Election Season or No, It’s Best to Keep Politics Out of the Workplace

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By Eric Johnson

Presidential elections stir up emotions, and the 2012 race for the Oval Office appears to be no exception.

This year’s presidential election has drawn a divisive partisan line in the proverbial sand. With this comes the desire for political rhetoric and expression from both sides, often resulting in heated discussions at the coffee shop, the gym and, unfortunately, even the office water cooler.

As a general (and prudent) rule, employers should try to keep all politics out of the workplace. Political dialogue and disagreements can drain employee morale and productivity but also can have more serious implications in the form of legal problems. This especially holds true when someone makes disparaging, allowed comments about a candidate’s race, religious beliefs, sexual activities and more.

Are there First Amendment rights in the workplace?

While employers can’t practically keep track of all discussions in the office during business hours, they should recognize that it is their right and obligation to curb political discussions and other displays of political support within the workplace.

Chances are, some employees may feel it is their right as an American citizen to exercise free speech and share opinions related to a political candidate or a hotly debated issue. However, in reality, private sector employees do not have First Amendment rights in the workplace. Employers need to fully understand exactly what this means, and also what it does not.

Unionized workforce or not, the National Labor Relations Act (NLRA) does provide private sector employees with the right to engage in “concerted activities” for their “mutual aid or protection.” U.S. Supreme Court decisions have held this “mutual aid” as something that protects employees seeking to improve working conditions through “channels outside the immediate employee-employer relationships.” This may include political expression.

There’s a catch, however. While the NLRA does protect a certain level of open expression by employees, this protection extends only to political activity directly related to employment issues.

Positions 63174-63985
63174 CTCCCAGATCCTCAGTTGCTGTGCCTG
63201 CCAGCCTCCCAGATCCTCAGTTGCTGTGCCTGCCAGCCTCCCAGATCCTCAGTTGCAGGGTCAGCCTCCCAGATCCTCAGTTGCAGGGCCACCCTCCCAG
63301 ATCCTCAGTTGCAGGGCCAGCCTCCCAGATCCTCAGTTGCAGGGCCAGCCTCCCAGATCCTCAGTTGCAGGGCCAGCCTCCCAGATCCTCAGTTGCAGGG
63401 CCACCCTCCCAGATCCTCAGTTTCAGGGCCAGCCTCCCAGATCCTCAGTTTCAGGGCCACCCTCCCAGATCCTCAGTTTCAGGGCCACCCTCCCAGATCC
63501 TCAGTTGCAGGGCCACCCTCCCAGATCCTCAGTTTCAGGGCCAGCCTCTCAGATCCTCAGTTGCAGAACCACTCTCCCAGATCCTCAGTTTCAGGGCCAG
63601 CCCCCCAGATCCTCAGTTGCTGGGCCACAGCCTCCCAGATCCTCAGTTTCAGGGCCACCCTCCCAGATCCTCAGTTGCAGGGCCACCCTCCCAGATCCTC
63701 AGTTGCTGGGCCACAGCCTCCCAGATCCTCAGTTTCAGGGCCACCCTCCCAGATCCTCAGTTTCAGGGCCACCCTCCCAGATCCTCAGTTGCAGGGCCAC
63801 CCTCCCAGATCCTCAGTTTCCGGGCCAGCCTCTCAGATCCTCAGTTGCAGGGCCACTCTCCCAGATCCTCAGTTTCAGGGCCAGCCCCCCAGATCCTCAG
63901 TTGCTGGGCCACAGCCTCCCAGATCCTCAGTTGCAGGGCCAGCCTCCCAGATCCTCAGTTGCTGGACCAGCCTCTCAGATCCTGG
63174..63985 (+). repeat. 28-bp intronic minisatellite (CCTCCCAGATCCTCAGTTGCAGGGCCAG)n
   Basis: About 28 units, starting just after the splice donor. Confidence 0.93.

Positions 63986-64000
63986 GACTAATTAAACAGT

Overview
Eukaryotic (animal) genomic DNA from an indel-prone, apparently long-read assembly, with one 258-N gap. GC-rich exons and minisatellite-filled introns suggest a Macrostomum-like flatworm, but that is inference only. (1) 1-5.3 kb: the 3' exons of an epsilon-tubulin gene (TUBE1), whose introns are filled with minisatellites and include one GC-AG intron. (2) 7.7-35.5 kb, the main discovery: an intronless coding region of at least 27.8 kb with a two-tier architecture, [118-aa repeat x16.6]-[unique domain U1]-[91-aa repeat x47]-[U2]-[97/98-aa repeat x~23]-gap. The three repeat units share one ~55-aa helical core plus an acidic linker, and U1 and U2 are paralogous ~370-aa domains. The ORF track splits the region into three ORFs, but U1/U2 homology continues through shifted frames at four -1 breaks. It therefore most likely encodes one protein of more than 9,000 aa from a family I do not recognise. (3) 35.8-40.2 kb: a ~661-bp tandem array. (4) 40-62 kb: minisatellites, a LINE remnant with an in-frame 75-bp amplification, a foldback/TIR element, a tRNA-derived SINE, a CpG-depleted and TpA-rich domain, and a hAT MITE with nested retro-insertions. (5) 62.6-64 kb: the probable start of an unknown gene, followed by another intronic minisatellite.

Political paraphernalia is also not appropriate

Under these provisions, an employee could say, “Obama supports minimum wage. He will help increase wages at our company.” On the other hand, the same employee could be restricted from saying, “Obama is good for America. Vote Obama in 2012.” These restrictions not only apply to verbal communications but also to emails. Employers have the right to ban non-business use of corporate computers and email systems.

Another thing for employers to keep in mind is the fact that while the content of the message may be protected, the method of delivery may not be. For example, employees cannot run up and down the hallways all day shouting, “Obama supports minimum wage,” instead of working, but if protected expression does not interfere with productivity, employers need to tread lightly to avoid being perceived as disciplining employees for said protected behavior.

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Also, prohibition of political expression not protected under the NLRA should extend to campaign paraphernalia, including posters, flyers and buttons. Implementing a non-solicitation/non-distribution policy is the easiest way to ban such displays. Additionally, dress code policies can be designed to prohibit employees from displaying political items, such as buttons, pins, hats, etc. at work. In unionized workplaces, remember that the NLRA gives employees the right to display labor union insignia at work.

While much the issue of politics in the workplace focuses on employee behavior and the restrictions employers can implement, there also are restrictions on what employers should and shouldn’t do. One notable one is the fact that management should not openly promote political preferences, either verbally or in writing, including emails, in an effort to persuade employees.

Special rules for “restricted class” employees

Federal election laws do permit corporations to persuade a “restricted class” of individuals to vote for or against a specific candidate.

“Restricted class” is specifically defined as “executive or administrative personnel” who are employed on a salary basis and who have policymaking managerial, professional or supervisory responsibilities. This includes company officers, executives, managers and lawyers. The average employee should not receive the types of communications that would go to restricted class employees. Take care to disseminate such information carefully and to the right parties.

In etiquette circles, the rule of thumb always has been to avoid discussions of religion, money and politics at dinner parties. It’s safe to say the same holds true for the workplace. Employers should avoid allowing their place of employment to be turned into a battlefield of heated discussion and political barbs.

Implementing and evenly enforcing proper policies to keep politics during this presidential election season – or at anytime – will not only enhance the overall work environment but also help limit your company’s liability should a complaint arise.

Eric Johnson is a partner in the labor and employment group at the law firm Walter & Haverfield in Cleveland. Eric regularly counsels both public and private sector clients on employment-related matters, including litigation risk management, and provides training in a variety of areas, including harassment prevention, employee privacy and technology concerns in the workplace. He can be reached at ejohnson@walterhav.com.

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